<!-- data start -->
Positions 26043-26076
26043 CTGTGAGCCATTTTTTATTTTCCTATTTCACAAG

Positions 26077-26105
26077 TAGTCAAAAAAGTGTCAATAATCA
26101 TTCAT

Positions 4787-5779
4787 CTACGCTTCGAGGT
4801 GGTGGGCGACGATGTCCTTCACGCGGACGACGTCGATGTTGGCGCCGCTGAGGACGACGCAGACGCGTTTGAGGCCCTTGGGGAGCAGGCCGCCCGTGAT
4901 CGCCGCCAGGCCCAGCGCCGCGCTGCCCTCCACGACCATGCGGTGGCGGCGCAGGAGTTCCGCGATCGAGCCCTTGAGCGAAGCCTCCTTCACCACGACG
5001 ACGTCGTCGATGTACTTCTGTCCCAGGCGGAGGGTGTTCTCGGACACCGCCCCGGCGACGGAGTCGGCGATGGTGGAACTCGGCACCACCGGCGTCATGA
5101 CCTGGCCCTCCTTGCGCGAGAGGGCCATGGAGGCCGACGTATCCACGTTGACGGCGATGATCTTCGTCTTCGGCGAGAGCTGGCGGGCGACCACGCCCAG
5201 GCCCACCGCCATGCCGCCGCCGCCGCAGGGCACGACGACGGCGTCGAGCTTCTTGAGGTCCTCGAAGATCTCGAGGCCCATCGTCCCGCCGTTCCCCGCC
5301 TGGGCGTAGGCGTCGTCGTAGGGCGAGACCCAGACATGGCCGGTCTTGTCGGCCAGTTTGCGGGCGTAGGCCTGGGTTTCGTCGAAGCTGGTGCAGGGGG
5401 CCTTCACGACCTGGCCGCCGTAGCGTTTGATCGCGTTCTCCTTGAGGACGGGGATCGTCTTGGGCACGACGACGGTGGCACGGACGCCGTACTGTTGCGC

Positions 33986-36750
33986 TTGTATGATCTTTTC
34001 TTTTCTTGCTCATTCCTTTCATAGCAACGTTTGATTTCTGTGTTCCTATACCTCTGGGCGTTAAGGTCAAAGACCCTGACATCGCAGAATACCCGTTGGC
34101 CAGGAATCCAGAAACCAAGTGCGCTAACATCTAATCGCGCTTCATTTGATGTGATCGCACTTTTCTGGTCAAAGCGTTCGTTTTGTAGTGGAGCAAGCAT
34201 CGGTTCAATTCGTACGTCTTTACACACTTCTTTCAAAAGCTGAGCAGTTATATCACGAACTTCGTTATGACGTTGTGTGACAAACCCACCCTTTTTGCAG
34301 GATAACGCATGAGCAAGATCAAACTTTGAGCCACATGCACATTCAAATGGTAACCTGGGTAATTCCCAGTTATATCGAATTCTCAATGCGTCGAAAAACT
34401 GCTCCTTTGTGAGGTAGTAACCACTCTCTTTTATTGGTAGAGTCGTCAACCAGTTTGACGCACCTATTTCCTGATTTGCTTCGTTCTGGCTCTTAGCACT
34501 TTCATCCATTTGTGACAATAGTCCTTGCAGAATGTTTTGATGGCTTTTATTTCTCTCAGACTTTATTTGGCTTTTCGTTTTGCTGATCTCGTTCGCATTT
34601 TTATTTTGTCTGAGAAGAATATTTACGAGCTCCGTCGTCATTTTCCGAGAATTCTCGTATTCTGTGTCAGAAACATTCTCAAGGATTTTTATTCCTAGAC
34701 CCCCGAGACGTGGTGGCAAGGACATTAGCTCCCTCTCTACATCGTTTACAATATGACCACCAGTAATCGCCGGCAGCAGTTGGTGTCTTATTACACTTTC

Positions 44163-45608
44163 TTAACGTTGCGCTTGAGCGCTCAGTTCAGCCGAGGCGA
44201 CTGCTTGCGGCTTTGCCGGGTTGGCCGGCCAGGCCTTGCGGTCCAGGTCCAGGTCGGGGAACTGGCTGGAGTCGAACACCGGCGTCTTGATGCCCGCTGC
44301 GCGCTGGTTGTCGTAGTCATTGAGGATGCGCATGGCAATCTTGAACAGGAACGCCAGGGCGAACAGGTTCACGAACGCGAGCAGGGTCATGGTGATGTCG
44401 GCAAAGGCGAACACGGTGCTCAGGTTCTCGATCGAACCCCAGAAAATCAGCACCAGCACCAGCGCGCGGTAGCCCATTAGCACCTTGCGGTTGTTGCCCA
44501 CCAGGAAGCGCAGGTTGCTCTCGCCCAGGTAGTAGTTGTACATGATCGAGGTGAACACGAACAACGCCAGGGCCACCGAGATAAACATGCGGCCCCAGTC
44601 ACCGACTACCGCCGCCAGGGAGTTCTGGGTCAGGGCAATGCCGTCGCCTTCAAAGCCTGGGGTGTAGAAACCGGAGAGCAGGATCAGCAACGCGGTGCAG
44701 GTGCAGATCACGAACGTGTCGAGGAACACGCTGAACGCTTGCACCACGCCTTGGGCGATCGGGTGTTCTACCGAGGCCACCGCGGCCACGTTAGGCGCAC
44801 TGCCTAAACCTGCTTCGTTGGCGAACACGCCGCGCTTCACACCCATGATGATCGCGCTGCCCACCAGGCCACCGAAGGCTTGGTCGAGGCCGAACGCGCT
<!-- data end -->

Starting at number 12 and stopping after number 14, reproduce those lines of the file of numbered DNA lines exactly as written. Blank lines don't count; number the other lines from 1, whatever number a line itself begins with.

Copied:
5201 GCCCACCGCCATGCCGCCGCCGCCGCAGGGCACGACGACGGCGTCGAGCTTCTTGAGGTCCTCGAAGATCTCGAGGCCCATCGTCCCGCCGTTCCCCGCC
5301 TGGGCGTAGGCGTCGTCGTAGGGCGAGACCCAGACATGGCCGGTCTTGTCGGCCAGTTTGCGGGCGTAGGCCTGGGTTTCGTCGAAGCTGGTGCAGGGGG
5401 CCTTCACGACCTGGCCGCCGTAGCGTTTGATCGCGTTCTCCTTGAGGACGGGGATCGTCTTGGGCACGACGACGGTGGCACGGACGCCGTACTGTTGCGC